Meet the Honorees: Dr. Jonathan Sarna

On May 11th, Mayyim Hayyim’s annual benefit, Making History, will celebrate two visionary leaders for making history in our community. 

Jonathan Sarna arrived in Boston at the age of ten. His father, Nahum Sarna, was a biblical scholar at Brandeis and his mother, Helen, a librarian and cataloger at Hebrew College. He attended Brandeis, and then Yale to study American history with a special focus on American religion.

Jonathan then worked and taught at Hebrew Union College-Jewish Institute of Religion in Cincinnati, home of the American Jewish Archives. That’s where he met his wife, Ruth Langer, now a professor of Jewish studies at Boston College. With Ruth in the family, Jonathan says, they had all of Jewish history covered. “My father covered the ancient period, Ruth does medieval, I do modern and contemporary.”

In 1990, Jonathan returned to Boston and Brandeis to assume the new Braun Chair in American Jewish history. One of his first projects was editing, with Ellen Smith, The Jews of Boston. Jonathan decided to write a one-volume history of Judaism in America. Shortly after beginning, however, he was diagnosed with esophageal cancer. The prognosis was grim and he wondered whether he would live to finish the book. But he did recover and in 2004, to coincide with the 350th anniversary of American Jewish life, American Judaism: A History was published to great acclaim.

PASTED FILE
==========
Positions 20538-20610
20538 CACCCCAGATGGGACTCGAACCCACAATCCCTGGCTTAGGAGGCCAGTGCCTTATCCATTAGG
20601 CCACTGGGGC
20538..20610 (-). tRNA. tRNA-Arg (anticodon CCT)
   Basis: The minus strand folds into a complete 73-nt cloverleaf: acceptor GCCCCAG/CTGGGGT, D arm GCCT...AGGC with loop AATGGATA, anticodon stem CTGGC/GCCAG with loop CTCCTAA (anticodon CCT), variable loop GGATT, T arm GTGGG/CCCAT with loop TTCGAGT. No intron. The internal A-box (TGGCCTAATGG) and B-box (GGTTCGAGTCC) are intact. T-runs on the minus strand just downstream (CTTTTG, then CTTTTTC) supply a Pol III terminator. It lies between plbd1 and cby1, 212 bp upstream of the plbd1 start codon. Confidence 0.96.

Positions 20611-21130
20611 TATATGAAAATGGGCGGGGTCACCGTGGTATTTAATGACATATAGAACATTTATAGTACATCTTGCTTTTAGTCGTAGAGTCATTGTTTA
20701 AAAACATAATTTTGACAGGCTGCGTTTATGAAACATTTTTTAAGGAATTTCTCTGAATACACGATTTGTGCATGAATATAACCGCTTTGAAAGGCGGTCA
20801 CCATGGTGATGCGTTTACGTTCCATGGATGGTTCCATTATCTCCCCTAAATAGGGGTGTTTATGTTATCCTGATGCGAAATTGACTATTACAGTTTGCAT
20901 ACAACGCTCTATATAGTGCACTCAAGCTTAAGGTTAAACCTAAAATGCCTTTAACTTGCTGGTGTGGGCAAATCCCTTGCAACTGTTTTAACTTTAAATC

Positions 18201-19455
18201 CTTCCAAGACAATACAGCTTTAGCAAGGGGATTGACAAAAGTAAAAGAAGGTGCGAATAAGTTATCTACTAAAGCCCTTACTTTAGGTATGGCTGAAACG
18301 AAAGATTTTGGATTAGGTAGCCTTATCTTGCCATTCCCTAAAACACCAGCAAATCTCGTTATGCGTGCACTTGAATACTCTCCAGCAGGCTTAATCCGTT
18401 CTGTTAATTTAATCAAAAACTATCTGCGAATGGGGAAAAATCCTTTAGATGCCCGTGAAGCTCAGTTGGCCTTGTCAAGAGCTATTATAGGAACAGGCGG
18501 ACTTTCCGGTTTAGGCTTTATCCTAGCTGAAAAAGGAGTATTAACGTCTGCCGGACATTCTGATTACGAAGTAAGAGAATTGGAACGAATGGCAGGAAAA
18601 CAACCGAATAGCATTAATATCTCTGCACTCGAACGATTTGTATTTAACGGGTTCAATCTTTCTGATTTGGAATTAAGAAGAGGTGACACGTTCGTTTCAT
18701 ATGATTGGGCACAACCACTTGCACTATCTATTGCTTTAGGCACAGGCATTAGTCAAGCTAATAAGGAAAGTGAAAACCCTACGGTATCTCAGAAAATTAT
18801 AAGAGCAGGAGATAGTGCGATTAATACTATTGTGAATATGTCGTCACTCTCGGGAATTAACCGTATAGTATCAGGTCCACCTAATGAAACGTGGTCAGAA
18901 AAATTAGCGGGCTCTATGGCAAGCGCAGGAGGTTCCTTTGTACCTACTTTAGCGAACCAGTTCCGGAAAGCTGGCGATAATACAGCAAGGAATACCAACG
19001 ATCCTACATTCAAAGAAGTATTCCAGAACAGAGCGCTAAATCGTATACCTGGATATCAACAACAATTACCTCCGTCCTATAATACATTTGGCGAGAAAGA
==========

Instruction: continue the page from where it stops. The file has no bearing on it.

Jonathan has known about Mayyim Hayyim since its inception. He recalls talking to founding president Anita Diamant, and made his support known to the community. After Mayyim Hayyim opened, Jonathan brought young journalists from a program for North American religion reporters, as a case study in how to cover Jewish life and traditions. Mayyim Hayyim “was the highlight of the field trips. The journalists understood that this is lived religion, not just theology and thought.”

When Mayyim Hayyim hosted its first international conference in 2010, Jonathan agreed to participate in the keynote panel discussion. He recalls how impressed he was by that gathering: “This wasn’t just a singular institution. It had become a movement… This is something all Jews should be proud of.”

Join us for a fun and festive evening of storytelling. RSVP or donate here.


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